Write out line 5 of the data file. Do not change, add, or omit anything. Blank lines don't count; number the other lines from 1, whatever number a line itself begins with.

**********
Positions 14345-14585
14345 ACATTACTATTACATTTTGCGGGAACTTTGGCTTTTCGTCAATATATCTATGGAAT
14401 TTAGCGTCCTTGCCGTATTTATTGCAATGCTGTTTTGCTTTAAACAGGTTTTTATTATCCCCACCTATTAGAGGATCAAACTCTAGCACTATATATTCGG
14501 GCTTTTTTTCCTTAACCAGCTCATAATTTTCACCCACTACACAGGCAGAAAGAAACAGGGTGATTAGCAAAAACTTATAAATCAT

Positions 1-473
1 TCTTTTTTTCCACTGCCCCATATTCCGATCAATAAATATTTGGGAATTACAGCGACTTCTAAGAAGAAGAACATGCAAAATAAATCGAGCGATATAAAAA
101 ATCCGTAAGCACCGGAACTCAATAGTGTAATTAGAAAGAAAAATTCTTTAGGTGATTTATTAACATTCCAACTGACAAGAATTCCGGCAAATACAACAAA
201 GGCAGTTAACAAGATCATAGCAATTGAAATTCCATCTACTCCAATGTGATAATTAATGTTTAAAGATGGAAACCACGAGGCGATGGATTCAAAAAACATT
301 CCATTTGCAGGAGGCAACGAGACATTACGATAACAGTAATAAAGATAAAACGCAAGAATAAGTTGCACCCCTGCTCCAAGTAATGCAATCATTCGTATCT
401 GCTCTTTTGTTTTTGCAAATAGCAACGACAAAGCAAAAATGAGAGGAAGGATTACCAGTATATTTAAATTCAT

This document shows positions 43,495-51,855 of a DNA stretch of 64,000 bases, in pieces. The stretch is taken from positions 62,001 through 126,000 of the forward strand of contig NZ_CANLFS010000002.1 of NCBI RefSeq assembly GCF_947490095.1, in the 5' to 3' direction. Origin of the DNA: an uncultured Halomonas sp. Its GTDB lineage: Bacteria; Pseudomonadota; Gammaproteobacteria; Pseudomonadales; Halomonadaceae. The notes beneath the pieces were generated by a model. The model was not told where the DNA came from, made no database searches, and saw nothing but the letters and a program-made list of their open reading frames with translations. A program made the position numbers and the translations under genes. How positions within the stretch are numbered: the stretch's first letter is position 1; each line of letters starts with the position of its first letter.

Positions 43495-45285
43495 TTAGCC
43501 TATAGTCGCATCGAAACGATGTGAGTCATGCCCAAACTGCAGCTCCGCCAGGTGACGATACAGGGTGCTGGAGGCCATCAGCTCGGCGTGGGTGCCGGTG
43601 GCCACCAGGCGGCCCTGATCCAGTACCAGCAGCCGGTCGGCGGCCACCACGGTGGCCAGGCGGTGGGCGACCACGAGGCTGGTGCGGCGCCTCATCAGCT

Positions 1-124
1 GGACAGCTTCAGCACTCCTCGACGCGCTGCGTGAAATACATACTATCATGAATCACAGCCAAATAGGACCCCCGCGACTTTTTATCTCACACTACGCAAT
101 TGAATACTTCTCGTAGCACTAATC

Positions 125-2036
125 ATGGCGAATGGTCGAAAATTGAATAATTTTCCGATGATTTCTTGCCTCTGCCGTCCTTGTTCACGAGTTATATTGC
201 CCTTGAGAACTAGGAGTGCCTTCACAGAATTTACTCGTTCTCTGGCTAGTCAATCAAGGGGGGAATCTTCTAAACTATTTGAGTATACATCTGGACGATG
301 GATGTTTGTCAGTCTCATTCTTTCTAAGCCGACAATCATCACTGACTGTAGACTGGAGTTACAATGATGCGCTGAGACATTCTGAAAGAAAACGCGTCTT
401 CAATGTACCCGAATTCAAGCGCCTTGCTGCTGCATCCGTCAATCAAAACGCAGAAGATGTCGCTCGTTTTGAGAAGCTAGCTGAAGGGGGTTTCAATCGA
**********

Positions 1-473